UN rights expert urges Moldova to integrate persons with disabilities, Roma Matthew Pomy at 11:49 AM ET
[JURIST] An independent UN human rights expert on Friday urge [press release] Moldovan authorities to adopt regulations that allow for greater inclusion for those with disabilities and Romas into society. UN Special Rapporteur on extreme poverty and human rights [official website], Magdalena Sepulveda, recently finished a fact finding mission in Moldova. Sepulveda highlighted the need to improve the access to mandatory education for children with disabilities as well as Romani [AI backgrounder; JURIST news archive] children. While Sepulveda noted that Moldova has remained committed to improving its legal system, she emphasized the need for continued improvement in terms of implementing new laws. She further called for more to be done to end the discrimination of the Romani people that contributes to their high poverty rates. In accordance with the Convention on the Rights of Persons with Disabilities, Sepulveda encouraged reforms to guardianship and adult deinstitutionalization programs. The complete report will be presented to the UN Human Rights Council next June.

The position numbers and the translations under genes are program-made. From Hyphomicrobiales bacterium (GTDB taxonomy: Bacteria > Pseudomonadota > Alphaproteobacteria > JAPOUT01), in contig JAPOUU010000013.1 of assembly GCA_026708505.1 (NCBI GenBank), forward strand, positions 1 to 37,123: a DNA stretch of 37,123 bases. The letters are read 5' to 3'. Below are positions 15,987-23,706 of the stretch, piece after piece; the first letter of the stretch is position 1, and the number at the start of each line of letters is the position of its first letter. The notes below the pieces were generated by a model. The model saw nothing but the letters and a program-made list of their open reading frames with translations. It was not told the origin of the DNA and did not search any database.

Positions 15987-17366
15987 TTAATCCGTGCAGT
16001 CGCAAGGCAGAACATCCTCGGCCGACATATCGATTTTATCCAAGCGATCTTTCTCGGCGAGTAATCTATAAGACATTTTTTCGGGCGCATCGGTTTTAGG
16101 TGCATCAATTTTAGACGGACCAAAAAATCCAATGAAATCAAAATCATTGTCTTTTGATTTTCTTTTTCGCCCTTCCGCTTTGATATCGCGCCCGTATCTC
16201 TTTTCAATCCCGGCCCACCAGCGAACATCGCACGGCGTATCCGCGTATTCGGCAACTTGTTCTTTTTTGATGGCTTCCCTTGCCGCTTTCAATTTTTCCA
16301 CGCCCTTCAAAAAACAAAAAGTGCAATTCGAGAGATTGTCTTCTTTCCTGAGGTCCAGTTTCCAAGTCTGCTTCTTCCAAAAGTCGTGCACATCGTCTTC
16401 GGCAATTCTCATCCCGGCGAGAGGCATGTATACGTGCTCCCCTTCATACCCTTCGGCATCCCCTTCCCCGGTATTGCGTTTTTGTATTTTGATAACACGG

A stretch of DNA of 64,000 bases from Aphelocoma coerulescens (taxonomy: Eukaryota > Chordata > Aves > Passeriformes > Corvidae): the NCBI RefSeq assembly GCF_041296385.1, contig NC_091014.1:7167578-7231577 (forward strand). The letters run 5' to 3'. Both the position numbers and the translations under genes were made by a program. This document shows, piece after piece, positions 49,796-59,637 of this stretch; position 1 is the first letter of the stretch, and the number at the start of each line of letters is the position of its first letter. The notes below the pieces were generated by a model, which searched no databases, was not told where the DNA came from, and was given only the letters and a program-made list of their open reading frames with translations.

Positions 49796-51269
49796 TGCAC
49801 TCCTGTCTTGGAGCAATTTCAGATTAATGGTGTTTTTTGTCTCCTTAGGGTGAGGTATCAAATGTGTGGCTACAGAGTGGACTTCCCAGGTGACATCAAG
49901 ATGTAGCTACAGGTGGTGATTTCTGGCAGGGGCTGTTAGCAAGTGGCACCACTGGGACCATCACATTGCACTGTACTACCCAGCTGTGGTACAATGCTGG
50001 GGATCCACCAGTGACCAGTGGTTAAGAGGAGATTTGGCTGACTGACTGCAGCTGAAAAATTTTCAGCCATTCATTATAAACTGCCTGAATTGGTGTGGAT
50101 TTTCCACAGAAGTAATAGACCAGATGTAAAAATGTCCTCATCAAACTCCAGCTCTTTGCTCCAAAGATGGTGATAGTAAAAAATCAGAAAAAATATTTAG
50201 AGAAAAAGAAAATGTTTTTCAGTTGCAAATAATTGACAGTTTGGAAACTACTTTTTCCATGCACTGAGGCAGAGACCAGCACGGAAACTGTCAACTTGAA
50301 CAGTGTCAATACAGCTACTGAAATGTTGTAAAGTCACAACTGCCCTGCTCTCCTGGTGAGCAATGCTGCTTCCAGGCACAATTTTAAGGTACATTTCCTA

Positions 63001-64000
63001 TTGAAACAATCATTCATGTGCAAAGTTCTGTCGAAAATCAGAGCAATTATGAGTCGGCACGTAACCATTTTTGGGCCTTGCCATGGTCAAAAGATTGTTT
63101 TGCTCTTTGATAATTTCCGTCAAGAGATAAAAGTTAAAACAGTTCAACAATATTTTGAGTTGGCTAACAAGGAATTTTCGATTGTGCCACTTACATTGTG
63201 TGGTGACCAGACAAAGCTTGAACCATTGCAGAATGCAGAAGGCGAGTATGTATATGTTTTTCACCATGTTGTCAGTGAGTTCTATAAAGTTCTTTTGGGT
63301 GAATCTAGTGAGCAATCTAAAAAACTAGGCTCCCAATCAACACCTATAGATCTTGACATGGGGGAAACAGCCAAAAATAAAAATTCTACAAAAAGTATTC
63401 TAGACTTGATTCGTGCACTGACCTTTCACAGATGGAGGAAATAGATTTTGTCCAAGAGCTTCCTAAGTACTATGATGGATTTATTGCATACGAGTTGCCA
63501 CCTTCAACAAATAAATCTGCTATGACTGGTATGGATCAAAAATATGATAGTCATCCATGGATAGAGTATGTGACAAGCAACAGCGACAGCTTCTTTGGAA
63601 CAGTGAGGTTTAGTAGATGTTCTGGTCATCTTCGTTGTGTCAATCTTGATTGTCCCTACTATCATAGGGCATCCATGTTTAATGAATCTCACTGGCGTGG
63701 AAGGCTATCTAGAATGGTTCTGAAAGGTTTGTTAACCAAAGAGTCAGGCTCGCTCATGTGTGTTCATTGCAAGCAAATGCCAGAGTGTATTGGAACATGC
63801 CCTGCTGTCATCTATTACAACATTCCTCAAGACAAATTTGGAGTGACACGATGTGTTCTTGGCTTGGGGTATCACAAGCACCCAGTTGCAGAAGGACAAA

Moldova's human rights record has come into question recently. In July Amnesty International Moldova (AI) [advocacy website, in Romanian] condemned [JURIST report] Moldova's chemical castration law. In June the European Court of Human Rights (ECHR) [official website] ruled [JURIST report] Moldova gay protest ban violated the right to protest. The rights of the Romani people have also been controversial. In April aUN rights expert urged [JURIST report] EU member states to do more to ensure that Roma peoples receive the support necessary to fully enjoy all their basic human rights. Then in May the UN Working Group on discrimination against women in law and in practice urged [JURIST report] the Moldovan government to adopt a comprehensive anti-discrimination law.
Paper Chase is JURIST's real-time legal news service, powered by a team of 30 law student reporters and editors led by law professor Bernard Hibbitts at the University of Pittsburgh School of Law. As an educational service, Paper Chase is dedicated to presenting important legal news and materials rapidly, objectively and intelligibly in an accessible, ad-free format.